"save_to" = NULL,
"dir" = NULL
))


# The test envionment is cleaned up
clean_up(ve)

The following example plots the n-gram frequency coverage. It shows the percentage of n-grams with frequency 1, 2 … 10.

# The required files
rf <- c("n2.RDS")
# The test environment is setup
ed <- setup_env(rf, ve)

# The file name
fn <- paste0(ed, "/n2.RDS")
# An object of class DataAnalyzer is created. The fn parameter is the path to
# the n-gram file.
da <- DataAnalyzer$new(fn = fn) # The top 10 most occurring features are plotted df <- da$plot_n_gram_stats(opts = list(
"type" = "coverage",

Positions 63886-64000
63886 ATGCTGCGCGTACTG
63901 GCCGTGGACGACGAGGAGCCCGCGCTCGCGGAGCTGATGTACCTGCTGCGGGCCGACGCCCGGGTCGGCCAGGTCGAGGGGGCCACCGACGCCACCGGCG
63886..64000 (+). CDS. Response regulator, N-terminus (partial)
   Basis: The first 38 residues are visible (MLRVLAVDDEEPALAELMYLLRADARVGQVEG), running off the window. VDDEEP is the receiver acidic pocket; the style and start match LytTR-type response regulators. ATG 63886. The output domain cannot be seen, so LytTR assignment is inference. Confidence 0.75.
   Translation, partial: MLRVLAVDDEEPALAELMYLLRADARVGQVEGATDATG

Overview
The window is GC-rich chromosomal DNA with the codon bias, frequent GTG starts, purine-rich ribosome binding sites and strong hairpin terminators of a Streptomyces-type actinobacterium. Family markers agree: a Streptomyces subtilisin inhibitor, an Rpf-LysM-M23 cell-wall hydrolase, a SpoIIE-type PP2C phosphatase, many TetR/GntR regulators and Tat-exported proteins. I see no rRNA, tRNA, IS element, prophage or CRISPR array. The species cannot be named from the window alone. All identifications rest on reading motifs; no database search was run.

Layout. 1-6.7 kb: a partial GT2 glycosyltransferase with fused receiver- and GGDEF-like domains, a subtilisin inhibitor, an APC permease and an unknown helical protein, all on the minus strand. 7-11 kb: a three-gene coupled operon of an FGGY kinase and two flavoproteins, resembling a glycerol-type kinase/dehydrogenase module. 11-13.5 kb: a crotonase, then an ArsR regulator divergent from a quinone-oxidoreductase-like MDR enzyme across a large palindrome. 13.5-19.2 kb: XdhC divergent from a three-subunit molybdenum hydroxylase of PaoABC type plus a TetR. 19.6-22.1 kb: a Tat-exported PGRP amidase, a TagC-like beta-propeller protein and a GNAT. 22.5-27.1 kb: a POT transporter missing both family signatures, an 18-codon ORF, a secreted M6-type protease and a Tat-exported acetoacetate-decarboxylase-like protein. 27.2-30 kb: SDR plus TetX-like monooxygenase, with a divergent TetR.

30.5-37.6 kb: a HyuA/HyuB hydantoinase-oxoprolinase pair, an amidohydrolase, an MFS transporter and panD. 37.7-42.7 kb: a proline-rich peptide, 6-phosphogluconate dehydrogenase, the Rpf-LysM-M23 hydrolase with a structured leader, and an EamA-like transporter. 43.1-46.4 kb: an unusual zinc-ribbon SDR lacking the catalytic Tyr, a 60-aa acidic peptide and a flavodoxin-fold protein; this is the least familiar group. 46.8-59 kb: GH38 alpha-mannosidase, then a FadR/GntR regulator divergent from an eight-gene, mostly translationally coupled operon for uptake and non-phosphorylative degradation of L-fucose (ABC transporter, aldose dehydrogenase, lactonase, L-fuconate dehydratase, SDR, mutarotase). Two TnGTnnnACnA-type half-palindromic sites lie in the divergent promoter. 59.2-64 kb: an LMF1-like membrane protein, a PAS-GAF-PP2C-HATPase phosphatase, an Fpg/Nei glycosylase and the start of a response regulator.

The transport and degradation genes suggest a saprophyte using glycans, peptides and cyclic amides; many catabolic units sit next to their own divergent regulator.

"n" = 10,
"save_to" = NULL,
"dir" = NULL
))


# The test envionment is cleaned up
clean_up(ve)

The following example shows how to get the list of bi-grams starting with “great_” along with their frequencies. It also shows how to get the frequency of the bi-gram “great_deal”.

# The required files
rf <- c("n2.RDS")
# The test environment is setup
ed <- setup_env(rf, ve)

# The file name
fn <- paste0(ed, "/n2.RDS")
# An object of class DataAnalyzer is created. The fn parameter is the path to
# the n-gram file.
da <- DataAnalyzer$new() # Bi-grams starting with "great_" are returned df <- da$get_ngrams(fn = fn, c = 10, pre = "^great_*")
# The data frame is sorted by frequency
df <- df[order(df$freq, decreasing = T),] # The frequency of the bi-gram "great_deal" f <- as.numeric(df[df$pre == "great_deal", "freq"])

# The test envionment is cleaned up
clean_up(ve)

Customizing the n-gram model

The dc_opts parameter to the ModelGenerator class specifies the data cleaning options. The following code shows the data cleaning options and their default values: